- Gay, civil rights activists hail passage of Matthew Shepard hate crimes act
- Read ‘Hate Crimes in Florida’ 2008 report
BY STEVE ROTHAUS
In a groundbreaking vote, the Senate on Thursday added sexual orientation to U.S. hate-crime law, which would give the Justice Department the power to prosecute bias-motivated crimes against gay, lesbian, bisexual and transgender people.
The Matthew Shepard & James Byrd Jr. Hate Crimes Prevention Act -- tacked on to the federal Defense Department budget -- passed the Senate on a 68-29 vote. Florida’s delegation split: Democratic Sen. Bill Nelson voted for the bill; Republican Sen. George Lemiuex voted against.
The House passed the budget with the same provision on Oct. 8. Now it will be sent to President Barack Obama, who has repeatedly pledged to sign the revised hate crimes law.
Florida, which already has a hate-crime law that includes sexual orientation, coincidentally released its annual hate crimes report on Thursday, showing 182 bias attacks in 2008 a small drop from the previous year.
“Dennis and I are extremely proud of the Senate for once again passing this historic measure of protection for victims of these brutal crimes,'' said Judy Shepard, president of the Matthew Shepard Foundation Board. “Knowing that the president will sign it, unlike his predecessor, has made all the hard work this year to pass it worthwhile. Hate crimes continue to affect far too many Americans who are simply trying to live their lives
honestly, and they need to know that their government will protect them from violence, and provide appropriate justice for victims and their families.''
In October 1998, the killing of Judy and Dennis Shepard's 21-year-old son, Matthew, galvanized activists around the globe. He became a symbol of violence against gays when two young men picked him up in a Wyoming bar and drove him to a remote part of Laramie. They pistol whipped him, tortured him and tied him to a fence like a scarecrow. Then they left him to die.
The same year, three white men in Jasper, Texas, murdered James Byrd Jr., 49, an African American. Byrd was beaten, stripped, chained by the ankles to a pickup truck and dragged three miles to his death.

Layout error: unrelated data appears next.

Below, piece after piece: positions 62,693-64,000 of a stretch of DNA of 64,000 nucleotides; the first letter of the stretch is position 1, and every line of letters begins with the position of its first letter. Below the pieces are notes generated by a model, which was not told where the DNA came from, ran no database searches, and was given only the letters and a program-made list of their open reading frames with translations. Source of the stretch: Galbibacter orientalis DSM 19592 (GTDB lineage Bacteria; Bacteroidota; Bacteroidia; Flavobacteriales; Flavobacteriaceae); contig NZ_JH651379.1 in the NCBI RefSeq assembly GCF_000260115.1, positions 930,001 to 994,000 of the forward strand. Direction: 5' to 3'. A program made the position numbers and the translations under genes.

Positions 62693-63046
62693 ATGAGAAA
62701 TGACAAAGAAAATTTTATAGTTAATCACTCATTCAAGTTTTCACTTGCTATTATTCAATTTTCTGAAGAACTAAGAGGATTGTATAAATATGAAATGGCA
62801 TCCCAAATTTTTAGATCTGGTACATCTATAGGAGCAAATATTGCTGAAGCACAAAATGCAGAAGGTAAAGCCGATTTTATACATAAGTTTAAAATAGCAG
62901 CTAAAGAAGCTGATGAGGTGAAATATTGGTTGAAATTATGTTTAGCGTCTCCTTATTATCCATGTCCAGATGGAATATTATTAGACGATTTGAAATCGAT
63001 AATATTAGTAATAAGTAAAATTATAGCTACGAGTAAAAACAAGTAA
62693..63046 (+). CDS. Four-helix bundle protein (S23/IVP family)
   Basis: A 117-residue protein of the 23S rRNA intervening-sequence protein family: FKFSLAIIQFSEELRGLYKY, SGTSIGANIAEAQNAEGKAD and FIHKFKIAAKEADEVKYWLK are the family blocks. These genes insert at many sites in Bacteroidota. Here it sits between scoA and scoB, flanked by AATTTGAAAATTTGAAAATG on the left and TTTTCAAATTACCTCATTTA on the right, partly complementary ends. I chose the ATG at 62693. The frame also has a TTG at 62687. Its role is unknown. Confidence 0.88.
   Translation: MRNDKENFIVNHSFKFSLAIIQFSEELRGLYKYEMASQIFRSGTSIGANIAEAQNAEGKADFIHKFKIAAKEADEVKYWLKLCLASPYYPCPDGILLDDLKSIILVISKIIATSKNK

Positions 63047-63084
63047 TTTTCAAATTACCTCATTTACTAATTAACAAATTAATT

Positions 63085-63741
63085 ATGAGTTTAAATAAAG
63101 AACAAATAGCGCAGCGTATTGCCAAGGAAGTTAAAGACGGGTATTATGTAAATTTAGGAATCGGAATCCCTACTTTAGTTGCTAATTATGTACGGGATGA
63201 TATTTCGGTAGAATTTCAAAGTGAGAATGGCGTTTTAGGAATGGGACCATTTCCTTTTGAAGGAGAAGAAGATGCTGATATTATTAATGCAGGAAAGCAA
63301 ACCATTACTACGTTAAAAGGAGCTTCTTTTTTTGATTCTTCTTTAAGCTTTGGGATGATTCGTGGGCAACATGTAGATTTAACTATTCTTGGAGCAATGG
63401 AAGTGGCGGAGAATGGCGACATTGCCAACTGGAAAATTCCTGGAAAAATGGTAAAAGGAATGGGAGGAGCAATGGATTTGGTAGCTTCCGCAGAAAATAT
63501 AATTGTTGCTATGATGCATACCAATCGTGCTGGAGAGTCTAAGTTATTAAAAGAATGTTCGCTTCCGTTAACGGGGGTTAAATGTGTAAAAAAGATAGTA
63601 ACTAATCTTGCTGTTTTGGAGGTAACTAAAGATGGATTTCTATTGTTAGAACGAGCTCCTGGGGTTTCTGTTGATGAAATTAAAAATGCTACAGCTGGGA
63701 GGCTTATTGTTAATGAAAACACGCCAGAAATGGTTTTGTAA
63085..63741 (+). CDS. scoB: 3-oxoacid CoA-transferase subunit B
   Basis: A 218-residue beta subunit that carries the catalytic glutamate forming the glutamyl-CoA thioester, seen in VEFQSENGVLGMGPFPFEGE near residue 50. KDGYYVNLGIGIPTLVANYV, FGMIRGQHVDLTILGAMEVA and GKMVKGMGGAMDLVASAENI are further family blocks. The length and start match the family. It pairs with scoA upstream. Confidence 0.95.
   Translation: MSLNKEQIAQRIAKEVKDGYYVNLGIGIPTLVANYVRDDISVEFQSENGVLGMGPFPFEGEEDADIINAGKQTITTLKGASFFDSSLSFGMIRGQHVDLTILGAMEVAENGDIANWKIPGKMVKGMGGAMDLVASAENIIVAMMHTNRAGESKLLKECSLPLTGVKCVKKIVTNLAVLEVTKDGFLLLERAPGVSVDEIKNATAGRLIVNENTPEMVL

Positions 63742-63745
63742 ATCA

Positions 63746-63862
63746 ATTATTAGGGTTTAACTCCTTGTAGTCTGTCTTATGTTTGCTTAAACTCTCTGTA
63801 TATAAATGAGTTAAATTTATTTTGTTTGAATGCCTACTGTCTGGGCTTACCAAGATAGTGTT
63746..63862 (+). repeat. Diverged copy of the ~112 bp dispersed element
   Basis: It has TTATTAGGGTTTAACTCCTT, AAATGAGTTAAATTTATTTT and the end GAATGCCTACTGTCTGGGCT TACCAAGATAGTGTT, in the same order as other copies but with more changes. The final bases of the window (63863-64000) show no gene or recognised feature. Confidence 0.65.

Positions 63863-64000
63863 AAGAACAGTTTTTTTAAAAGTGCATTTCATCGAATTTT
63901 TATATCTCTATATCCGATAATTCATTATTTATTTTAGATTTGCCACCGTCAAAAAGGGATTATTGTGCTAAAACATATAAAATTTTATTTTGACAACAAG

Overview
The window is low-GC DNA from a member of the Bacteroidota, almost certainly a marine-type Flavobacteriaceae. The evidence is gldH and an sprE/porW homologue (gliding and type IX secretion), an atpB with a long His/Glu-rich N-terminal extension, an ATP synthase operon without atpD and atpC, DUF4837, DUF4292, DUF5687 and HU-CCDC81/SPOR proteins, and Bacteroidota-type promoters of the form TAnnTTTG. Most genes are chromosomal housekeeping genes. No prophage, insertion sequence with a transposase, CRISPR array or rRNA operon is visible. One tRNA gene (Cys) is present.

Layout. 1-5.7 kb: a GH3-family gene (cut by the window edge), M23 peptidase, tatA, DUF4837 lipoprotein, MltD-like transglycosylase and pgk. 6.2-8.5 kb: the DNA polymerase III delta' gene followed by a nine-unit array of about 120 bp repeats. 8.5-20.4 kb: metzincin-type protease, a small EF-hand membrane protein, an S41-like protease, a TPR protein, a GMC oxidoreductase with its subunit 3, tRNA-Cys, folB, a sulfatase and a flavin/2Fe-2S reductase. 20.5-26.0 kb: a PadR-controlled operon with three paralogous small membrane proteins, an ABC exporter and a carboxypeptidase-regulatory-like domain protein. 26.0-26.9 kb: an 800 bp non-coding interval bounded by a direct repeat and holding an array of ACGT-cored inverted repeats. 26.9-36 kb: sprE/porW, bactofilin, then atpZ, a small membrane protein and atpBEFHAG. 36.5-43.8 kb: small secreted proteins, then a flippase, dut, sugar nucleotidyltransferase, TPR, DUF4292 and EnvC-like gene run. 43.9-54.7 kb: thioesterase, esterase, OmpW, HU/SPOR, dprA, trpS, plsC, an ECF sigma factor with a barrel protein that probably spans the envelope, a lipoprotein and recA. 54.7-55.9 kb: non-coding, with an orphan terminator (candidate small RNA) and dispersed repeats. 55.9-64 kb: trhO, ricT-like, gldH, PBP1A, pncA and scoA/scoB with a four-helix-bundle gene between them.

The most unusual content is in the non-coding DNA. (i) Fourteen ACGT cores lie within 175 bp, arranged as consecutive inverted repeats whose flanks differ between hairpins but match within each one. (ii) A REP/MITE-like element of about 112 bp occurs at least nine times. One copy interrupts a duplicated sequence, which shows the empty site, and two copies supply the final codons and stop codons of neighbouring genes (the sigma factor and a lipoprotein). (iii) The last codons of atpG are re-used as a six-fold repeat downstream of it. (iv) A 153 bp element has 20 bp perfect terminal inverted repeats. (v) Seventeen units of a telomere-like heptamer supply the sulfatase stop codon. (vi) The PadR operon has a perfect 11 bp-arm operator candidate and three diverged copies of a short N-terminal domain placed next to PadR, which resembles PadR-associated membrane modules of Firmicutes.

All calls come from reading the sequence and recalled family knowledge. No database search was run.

Although Florida and many other states already have hate-crime laws encompassing sexual orientation, the new law allows federal prosecution which for the first time would provide a means for criminal action in states without such a law.
Under the legislation, federal prosecutors could step in to try violent hate-crime cases if local authorities won't. It also allows federal funding for law enforcement to handle the cost of investigation and judicial proceedings, and would make grants available for training and prevention programs at the local level.
Many conservatives fought the bill.
“In a slap to the face of our servicemen and women, they attached hate crimes' legislation to the final defense bill, forcing Congress to choose between expanding hate crimes or making our military go without,'' said Tony Perkins, president of the Family Research Council. "This hate crimes provision is part of a radical social agenda that could ultimately silence Christians and use the force of government to marginalize anyone whose faith is at odds with homosexuality.''
Gay activists across the nation quickly hailed passage of the hate crimes law, originally introduced by Sen. Edward M. Kennedy.
“Today’s vote marks a milestone for lesbian, gay, bisexual and transgender Americans,'' said Rea Carey, executive director of the National Gay and Lesbian Task Force Action Fund. “The hate crimes bill now shifts to the president. With his signature, President Obama will usher in a new era one in which hate-motivated violence against lesbian, gay, bisexual and transgender people will no longer be tolerated. Our country will finally take an unequivocal stand against the bigotry that too often leads to violence against LGBT people, simply for being who they are.''
Joe Solmonese, president of the Human Rights Campaign, called the law "our nation's first major piece of civil rights legislation for lesbian, gay, bisexual and transgender people.''
Last year in Florida, police agencies reported 182 hate crimes on the basis of race, ethnicity, religion, sexual orientation, physical or mental disability, and advanced age. That's about 6 percent fewer than in 2007. Broward, Miami-Dade and Palm Beach counties had the most such crimes, according to the attorney general's annual Hate Crimes Report.
Crimes based on race, which accounted for 71 percent of Florida hate crimes a decade ago, now account for 47 percent. Religion and sexual orientation each now account for about 20 percent.
“It's not a huge increase when you look at the numbers,'' said David Barkey, southern area counsel for the Anti-Defamation League. The reported 38 hate crimes with religious motivation last year was an increase of 10 from the previous year.
“I would be hesitant to attribute it to a increase in bias,'' Barkey said, because the report does not break down incidents by specific religions.
Sexual orientation as a motivation increased from 28 in 2007 to 35 in 2008.
Broward reported 25 hate crimes, the most of any county, up from 17 in 2007 and down from 50 in 2006. With its large gay population, Broward reported 9 crimes based on sexual orientation, 10 on race and and 6 on religion.
It's impossible "to pinpoint exactly'' why the numbers fluctuate, said Broward Sheriff's Cmdr. Richard Wierzbicki, in charge of BSO's hate crimes/anti-bias task force, which began in Sept. 2008. "One thing we stressed this year was for people to report crimes and not to feel intimidated.''
Herald staff writer Jaweed Kaleem contributed to this report.